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Gov. Malloy, Lt. Gov. Wyman, and First Lady Commend Final Approval of Sexual Assault Evidence Kit Bill

Governor Plans to Sign Bill into Law in the Coming Days

(HARTFORD, CT) – Governor Dannel P. Malloy, Lt. Governor Nancy Wyman, and First Lady Cathy Malloy are applauding the Connecticut House of Representatives for voting 148-0 this afternoon to give final approval to legislation that will codify into law specific practices the Malloy administration enacted in recent years in an effort to improve the processing of sexual assault evidence kits at the Connecticut Forensic Science Laboratory and ensure that victims are treated in a compassionate way throughout the process.

It was adopted by a unanimous vote in the State Senate earlier this week and now heads to the Governor’s desk for his signature.

The legislation was proposed by Governor Malloy and is a result of the Sexual Assault Kit Working Group that he created in 2016, which was tasked with recommending procedures that would standardize and facilitate the transfer, tracking, and testing of these kits. While the Governor already enacted many of the protocols recommended by the group through his administrative authority, he specifically asked the General Assembly to write these practices into state statute because he feels that it should be the priority of the state to ensure that these efforts continue no matter whom may be the next Governor.

“The proper testing of these evidence kits is both a matter of justice for the victim and a matter of public safety,” said Governor Malloy. “The evidence secured through the collection of DNA can eliminate or identify a suspect, identify someone with previous convictions, link cases, and identify serial rapists. In recent years we’ve made many efforts to improve the processing of this evidence as well as improve services for victims. I thank the House for approving this bill in concurrence with the Senate and I look forward to signing it into law.”

“This legislation is a vital and timely step in protecting the survivors of sexual assault,” said Lt. Governor Wyman. “Over the past several years, Connecticut has made significant improvements to how we support survivors and how we manage evidence of sexual assault. By tracking evidence kits, we ensure they don’t languish and that the justice system has what it needs to keep perpetrators off the streets. These are important gains that should have a permanent place in state statute. I applaud the House for sending this bill to the Governor's desk.”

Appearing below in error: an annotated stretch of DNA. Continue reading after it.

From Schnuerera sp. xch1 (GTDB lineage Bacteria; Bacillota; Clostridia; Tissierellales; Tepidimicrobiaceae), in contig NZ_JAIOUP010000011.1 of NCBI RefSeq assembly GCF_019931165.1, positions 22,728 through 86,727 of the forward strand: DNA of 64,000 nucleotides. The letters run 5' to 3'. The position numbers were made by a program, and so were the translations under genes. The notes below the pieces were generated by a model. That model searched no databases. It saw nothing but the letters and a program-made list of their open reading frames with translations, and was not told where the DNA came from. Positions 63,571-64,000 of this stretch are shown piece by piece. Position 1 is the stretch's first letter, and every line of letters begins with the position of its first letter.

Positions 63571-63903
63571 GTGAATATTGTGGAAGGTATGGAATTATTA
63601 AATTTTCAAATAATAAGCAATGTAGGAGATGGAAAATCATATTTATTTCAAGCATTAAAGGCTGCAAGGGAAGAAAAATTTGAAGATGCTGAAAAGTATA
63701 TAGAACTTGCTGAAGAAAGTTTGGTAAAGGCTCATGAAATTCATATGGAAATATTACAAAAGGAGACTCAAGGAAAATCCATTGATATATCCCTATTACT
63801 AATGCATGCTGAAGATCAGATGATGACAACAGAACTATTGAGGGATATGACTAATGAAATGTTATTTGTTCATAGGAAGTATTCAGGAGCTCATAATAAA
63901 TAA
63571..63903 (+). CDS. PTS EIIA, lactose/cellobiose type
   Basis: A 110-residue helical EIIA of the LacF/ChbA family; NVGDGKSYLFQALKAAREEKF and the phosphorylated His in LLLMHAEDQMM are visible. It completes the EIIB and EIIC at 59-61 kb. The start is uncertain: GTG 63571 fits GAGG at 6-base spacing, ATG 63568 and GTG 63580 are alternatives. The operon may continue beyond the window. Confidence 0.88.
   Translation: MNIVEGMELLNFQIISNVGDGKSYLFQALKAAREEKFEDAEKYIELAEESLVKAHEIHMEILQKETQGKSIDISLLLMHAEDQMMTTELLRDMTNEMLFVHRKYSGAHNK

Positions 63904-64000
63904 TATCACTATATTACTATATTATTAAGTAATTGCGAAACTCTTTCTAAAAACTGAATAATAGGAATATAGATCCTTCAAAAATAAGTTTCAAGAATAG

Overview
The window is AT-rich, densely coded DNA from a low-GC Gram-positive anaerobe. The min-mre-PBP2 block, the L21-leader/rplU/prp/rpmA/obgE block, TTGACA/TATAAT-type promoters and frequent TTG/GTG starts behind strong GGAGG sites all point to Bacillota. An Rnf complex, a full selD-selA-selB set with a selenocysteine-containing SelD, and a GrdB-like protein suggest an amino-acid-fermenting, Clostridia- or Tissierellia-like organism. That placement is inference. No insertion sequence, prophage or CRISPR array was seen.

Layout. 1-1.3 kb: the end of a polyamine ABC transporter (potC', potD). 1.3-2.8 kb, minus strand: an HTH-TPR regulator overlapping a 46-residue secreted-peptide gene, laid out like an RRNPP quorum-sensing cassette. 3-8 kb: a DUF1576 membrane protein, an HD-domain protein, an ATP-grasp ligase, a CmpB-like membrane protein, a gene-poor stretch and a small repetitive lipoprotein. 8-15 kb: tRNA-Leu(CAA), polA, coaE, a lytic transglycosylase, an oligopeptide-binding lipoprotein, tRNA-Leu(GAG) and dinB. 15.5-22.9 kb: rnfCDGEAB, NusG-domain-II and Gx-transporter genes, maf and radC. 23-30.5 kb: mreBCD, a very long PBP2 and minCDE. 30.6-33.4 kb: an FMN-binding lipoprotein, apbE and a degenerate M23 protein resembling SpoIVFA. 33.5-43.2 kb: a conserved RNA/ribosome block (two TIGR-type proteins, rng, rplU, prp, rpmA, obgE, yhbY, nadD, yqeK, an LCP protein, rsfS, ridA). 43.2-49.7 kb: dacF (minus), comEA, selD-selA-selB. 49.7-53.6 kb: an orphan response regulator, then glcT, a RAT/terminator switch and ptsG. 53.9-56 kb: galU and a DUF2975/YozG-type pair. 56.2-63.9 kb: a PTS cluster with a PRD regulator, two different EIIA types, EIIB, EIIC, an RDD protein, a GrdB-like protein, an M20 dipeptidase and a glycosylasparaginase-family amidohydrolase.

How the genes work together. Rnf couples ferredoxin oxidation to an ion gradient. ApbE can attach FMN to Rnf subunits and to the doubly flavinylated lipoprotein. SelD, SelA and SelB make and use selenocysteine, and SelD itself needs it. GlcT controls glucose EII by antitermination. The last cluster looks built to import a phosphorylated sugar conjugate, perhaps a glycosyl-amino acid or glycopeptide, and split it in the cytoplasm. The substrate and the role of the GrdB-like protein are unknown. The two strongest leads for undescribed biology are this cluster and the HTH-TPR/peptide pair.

“I’m proud to live and work in a state that is taking action to combat sexual assault, while listening and responding to the needs of victims and survivors,” said First Lady Cathy Malloy, who is a member of the working group. “It is an honor to be a part of the Sexual Assault Kit Working Group, and I’m thrilled to see our hard work turn into meaningful action for those who need it most. I’d like to thank all of the legislators that voted for this important piece of legislation, and look forward to seeing it signed into law.”

The legislation is Senate Bill 17, An Act Concerning Procedures Related to Collecting and Processing Sexual Assault Evidence Collection Kits. The bill:

  • Requires the state to continue maintaining the electronic tracking system for sexual assault evidence kits that was recently implemented, which includes affixing barcodes to every kit and providing training to staff and law enforcement on the guidelines around the use of kid-tracking software;
  • Requires health care facilities contact a sexual assault victim advocate upon the arrival of a victim at their facility, which is imperative to ensuring victims are properly supported after a traumatic experience; and
  • Requires the Commission on the Standardization of the Collection of Evidence in Sexual Assault Investigations to develop policies and procedures to ensure victims have access to information regarding their kit, including information about when the kit is tested, whether DNA from the kit was entered into a state or federal DNA data bank, and whether the sample matches a profile in such a DNA data bank.

The Governor plans to sign it into law in the coming days.

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